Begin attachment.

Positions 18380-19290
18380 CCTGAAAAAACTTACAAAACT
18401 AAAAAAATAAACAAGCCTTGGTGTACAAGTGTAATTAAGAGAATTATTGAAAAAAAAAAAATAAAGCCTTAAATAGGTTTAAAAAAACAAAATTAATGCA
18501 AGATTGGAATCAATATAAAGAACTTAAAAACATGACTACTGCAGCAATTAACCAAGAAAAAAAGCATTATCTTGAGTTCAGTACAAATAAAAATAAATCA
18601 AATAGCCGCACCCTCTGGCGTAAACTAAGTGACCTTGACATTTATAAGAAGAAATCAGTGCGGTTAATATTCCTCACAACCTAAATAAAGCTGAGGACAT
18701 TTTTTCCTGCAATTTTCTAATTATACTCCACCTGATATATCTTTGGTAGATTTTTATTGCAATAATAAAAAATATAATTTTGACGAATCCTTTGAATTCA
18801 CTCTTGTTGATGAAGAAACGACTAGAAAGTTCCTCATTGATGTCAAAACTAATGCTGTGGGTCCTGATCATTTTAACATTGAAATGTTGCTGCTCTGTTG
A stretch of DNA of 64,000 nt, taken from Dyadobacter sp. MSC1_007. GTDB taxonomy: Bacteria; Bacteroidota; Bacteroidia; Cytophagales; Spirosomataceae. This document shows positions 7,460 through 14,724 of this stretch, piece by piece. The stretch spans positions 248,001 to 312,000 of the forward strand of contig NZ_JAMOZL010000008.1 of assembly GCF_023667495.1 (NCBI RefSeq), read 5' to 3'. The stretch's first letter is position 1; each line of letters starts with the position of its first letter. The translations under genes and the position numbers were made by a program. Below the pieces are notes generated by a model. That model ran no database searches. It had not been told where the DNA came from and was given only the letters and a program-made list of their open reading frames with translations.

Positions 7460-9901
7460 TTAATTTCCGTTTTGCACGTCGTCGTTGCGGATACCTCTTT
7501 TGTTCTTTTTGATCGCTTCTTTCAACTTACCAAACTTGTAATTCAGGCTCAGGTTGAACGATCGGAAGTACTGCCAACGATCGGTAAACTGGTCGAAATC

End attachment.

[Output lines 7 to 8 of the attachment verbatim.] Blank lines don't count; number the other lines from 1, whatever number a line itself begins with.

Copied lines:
18801 CTCTTGTTGATGAAGAAACGACTAGAAAGTTCCTCATTGATGTCAAAACTAATGCTGTGGGTCCTGATCATTTTAACATTGAAATGTTGCTGCTCTGTTG
A stretch of DNA of 64,000 nt, taken from Dyadobacter sp. MSC1_007. GTDB taxonomy: Bacteria; Bacteroidota; Bacteroidia; Cytophagales; Spirosomataceae. This document shows positions 7,460 through 14,724 of this stretch, piece by piece. The stretch spans positions 248,001 to 312,000 of the forward strand of contig NZ_JAMOZL010000008.1 of assembly GCF_023667495.1 (NCBI RefSeq), read 5' to 3'. The stretch's first letter is position 1; each line of letters starts with the position of its first letter. The translations under genes and the position numbers were made by a program. Below the pieces are notes generated by a model. That model ran no database searches. It had not been told where the DNA came from and was given only the letters and a program-made list of their open reading frames with translations.